- The artists' remixes, "Birthday Cake" and "Turn Up the Music," hit the Web on Monday
- Response to partnership has been negative, but remixes are doing well
- Brown pleaded guilty in June 2009 to assaulting his then-girlfriend
(CNN) -- The public has been shaking its collective head since rumors of a Rihanna-Chris Brown collaboration began circulating on the Internet last week.
Once the artists' respective remixes, "Birthday Cake" and "Turn Up the Music," featuring each other, hit the Web on Monday, that head-shaking turned into full-blown opposition.
Some have questioned why Rihanna would musically reunite with her ex and whether their working together was a straight career move or a byproduct of her feelings for Brown. But based on the way the "We Found Love" singer markets herself, industry experts agree, her decision to collaborate with Brown is actually quite characteristic.
"So much of (Rihanna's) music is about being in control of herself," said Tamar Anitai, the managing editor of MTV Buzzworthy. "Some of her fans have been really surprised by (her working with Brown again), but a lot of her other fans are so used to her making these big, bold statements."
Rihanna has been in the game for a long time, Anitai said, and she wants people to know that she makes her own decisions. "This is her way of saying, 'I've made peace with my past.' "
Since he pleaded guilty in June 2009 to assaulting his then-girlfriend on the eve of the 51st Grammy Awards, Brown's career has flourished -- as has Rihanna's.
Country singer Miranda Lambert and HLN's Dr. Drew are among those weighing in on Brown's successes in addition to his troubles, including outbursts on Twitter and a reported tantrum after an appearance on ABC's "Good Morning America" last year.
A firestorm erupted when many women tweeted after this year's Grammy Awards that they would let Brown beat them.
But while the response to the pair's partnership has been overwhelmingly negative, their remixes have actually been well-received, said Ian Drew, Us Weekly's senior editor for music.
"Say what you will about them ... but when they're on a track together, it sort of lights up and ignites," Drew said.
Referencing Rihanna's "S&M," which shocked listeners with talk of chains and whips, he said that "these two are all about pushing buttons."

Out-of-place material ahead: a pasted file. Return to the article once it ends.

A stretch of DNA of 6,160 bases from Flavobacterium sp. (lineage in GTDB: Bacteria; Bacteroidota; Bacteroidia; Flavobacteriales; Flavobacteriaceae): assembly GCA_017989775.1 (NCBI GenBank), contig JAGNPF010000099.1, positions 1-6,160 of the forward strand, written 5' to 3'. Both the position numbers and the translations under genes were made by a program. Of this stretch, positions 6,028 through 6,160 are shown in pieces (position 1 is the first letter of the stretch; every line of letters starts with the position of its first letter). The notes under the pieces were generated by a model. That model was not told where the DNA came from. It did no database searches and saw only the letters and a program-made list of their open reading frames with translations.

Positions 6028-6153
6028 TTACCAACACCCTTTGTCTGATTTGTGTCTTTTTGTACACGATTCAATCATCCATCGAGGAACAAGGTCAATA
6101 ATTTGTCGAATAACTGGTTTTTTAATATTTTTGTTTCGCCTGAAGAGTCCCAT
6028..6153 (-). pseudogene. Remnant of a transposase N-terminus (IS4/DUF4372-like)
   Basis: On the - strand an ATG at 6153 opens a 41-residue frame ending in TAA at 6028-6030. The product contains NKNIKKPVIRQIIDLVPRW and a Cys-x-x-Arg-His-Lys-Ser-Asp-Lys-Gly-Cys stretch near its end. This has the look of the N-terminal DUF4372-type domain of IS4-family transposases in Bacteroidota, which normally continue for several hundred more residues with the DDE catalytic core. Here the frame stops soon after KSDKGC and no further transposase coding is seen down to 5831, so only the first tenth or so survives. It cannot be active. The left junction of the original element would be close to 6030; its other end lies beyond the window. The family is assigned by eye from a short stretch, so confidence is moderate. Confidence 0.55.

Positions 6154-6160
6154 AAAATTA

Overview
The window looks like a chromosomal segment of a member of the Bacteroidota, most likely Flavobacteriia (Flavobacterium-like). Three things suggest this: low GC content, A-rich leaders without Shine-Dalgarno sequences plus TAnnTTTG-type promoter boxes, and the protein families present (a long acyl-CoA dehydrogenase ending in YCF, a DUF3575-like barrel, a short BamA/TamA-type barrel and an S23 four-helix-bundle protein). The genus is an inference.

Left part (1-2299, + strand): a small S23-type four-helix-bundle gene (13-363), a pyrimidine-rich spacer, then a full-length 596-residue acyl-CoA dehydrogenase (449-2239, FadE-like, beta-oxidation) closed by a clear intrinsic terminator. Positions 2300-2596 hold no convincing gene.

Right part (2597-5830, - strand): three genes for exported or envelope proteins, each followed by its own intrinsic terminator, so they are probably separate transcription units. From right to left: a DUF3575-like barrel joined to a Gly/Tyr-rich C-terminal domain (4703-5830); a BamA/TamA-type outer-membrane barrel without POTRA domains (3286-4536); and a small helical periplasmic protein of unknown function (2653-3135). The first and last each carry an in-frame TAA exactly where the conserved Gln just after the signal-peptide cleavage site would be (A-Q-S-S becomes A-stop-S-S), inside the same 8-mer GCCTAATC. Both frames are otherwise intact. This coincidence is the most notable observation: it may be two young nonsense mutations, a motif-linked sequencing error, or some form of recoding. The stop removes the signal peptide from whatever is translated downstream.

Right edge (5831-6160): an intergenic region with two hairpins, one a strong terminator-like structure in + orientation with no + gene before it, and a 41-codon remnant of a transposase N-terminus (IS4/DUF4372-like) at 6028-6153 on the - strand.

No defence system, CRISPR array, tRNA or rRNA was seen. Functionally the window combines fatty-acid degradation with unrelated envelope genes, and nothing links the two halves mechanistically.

What is boils down to, Drew added, is whether people have the ability to separate the artists' personal lives from their music.
It's unclear what effect their collaborations will have on their careers. But the critics seem to be out in full force.
A recent Newsday story titled "Rihanna and Chris Brown deserve each other" states, "Apparently, Rihanna wants to show her independence and Brown wants to show that he can beat a woman and still get her to be friends."
And AJ Reynolds, who hosts Canada's Top 20 Countdown, said that all tracks featuring Brown have been pulled from the radio show after numerous parents complained.
The backlash couldn't have come as a surprise to the two artists. Music producer The-Dream, who wrote "Birthday Cake" with Rihanna, told MTV it was actually her idea to feature Brown on the song's remix.
"When she raised the question to me, I know she's not crazy," he said. "So my thought was, 'you've been thinking about this; you've already thought it out, so evidently you know what reaction you gonna get.' "
Despite the fact that Rihanna typically embraces her sexuality in her music, "Turn Up the Music" (which features the lyrics, "So let's go tonight and do whatever it takes to make it right") and "Birthday Cake's" explicit nature are a bit jarring, given the pair's history, said Bill Werde, Billboard's editorial director.
Even so, Werde said, he can't see Rihanna's career being hurt by the collaboration.
"If Chris Brown can rebound from (the assault) ... please don't tell me that Rihanna can't rebound from what some are perceiving as a lapse in judgment," he added.
In the end, fans reserve the right to support the artists or not, but onlookers have to remember, this is still a real and tumultuous situation.
"People have the tendency to forget that maybe this isn't some kind of contrived career move or a staged opportunity for PR," Werde said. "This media-saturated world is trying to make sense of a very, very human decision.
"I would like to think she's thought through the consequences, but I don't think she's making this decision with an eye toward her career," Werde added. "She's probably just thinking with her heart."